Econintersect: The Wall Street Journal reports that median compensation for the CEOs of 350 major corporations grew by 11% last year. The median compensation package came in at $9.3 million. This compares with personal income growth for the entire population for 2010 of 3.9%. At the end of 2010 the per capita personal income in the U.S. was approximately $42,500. The ratio of median CEO pay to the per capita individual income now stands at 218:1. At the end of 2009 the ratio was 209:1 and at the end of 2008 211:1.Note: Median incomes are lower than average incomes in the U.S. because of the “fat tail” of high incomes. So having median CEO pay in the numerator and average personal income in the denomintor is an apples to oranges comparison which understates the real ratio. The following graph displays how the “fat tail” has grown over the post World War II era:
For three decades following WW II median and average income growth was similar. From 1980 forward the “fat tail” has grown disproportionately as average income growth has been more than 2.5x as great as median income growth.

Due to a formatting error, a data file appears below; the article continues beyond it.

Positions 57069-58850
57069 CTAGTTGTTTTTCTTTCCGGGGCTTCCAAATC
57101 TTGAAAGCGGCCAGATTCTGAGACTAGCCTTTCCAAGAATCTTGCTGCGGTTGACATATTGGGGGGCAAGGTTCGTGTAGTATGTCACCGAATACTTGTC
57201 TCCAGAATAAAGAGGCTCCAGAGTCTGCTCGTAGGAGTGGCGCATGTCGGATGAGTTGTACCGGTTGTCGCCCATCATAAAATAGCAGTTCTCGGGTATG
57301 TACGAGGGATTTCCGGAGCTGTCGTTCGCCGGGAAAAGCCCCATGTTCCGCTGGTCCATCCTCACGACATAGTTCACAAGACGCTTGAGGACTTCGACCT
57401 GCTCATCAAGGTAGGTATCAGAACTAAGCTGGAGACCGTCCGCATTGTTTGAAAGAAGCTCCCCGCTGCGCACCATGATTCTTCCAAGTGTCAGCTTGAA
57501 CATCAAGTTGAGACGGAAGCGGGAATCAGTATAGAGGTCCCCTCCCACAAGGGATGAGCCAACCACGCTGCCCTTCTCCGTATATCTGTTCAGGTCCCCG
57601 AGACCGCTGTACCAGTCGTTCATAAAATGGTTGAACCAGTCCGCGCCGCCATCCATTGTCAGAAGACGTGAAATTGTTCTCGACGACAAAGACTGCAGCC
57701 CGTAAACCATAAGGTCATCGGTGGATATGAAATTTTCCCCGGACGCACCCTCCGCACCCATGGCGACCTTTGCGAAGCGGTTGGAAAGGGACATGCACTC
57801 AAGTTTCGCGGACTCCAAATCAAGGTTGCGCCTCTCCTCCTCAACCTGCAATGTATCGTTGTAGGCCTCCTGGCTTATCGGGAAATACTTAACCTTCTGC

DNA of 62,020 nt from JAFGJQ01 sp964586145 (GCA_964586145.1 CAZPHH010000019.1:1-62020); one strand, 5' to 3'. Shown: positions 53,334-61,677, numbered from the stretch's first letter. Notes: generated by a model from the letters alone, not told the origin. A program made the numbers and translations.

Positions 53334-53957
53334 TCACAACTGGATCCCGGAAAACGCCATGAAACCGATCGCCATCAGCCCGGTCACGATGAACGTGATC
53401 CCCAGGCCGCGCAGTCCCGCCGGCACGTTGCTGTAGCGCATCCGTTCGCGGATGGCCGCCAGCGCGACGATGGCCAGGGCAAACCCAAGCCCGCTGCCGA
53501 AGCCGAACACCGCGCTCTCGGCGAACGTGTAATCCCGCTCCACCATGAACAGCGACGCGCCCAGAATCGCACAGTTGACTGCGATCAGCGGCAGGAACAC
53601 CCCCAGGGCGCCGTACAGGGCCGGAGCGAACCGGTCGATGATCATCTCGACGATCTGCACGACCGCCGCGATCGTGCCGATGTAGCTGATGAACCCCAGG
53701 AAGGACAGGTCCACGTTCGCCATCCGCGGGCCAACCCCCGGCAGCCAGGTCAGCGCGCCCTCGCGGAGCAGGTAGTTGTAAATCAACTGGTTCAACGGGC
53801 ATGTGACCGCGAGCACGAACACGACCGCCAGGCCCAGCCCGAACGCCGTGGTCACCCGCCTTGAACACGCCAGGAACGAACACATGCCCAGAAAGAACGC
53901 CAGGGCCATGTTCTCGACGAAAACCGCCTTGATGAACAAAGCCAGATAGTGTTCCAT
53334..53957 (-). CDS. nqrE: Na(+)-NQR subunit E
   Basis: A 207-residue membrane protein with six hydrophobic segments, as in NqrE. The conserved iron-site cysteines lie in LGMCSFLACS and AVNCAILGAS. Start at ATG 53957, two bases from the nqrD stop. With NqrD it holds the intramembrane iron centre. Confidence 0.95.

Economists have been discussing the situation of ever increasing levels of income going to the top tier, a trend that has been going on for decades. Many see this as a problem which challenges economic stability and sustainability. Elliott Morss has discussed this at GEI Analysis.
Corporate profits rose even more than CEO compensation. From The Wall Street Journal:
The Journal measured CEO pay by total direct compensation, which includes salary, bonuses and the granted value of stock, stock options and other long-term incentives given for service in fiscal 2010. That figure excludes the value of exercised stock options and the vesting of restricted stock. The survey covered the 350 biggest companies that filed proxies between May 1, 2010, and April 30, 2011.
The Wall Street Journal CEO Compensation Study was conducted by Hay Group, a management-consulting firm. The study analyzes CEO pay from the biggest 350 U.S. public companies by revenue that filed their definitive proxy statements between May 1, 2010, and April 30, 2011.
Profits and share prices increased even more than CEO compensation. Net income rose by a median of 17%; shareholders at those companies enjoyed a median return, including dividends, of 18%.
A complete table of data for all 350 CEOs is available at The Wall Street Journal.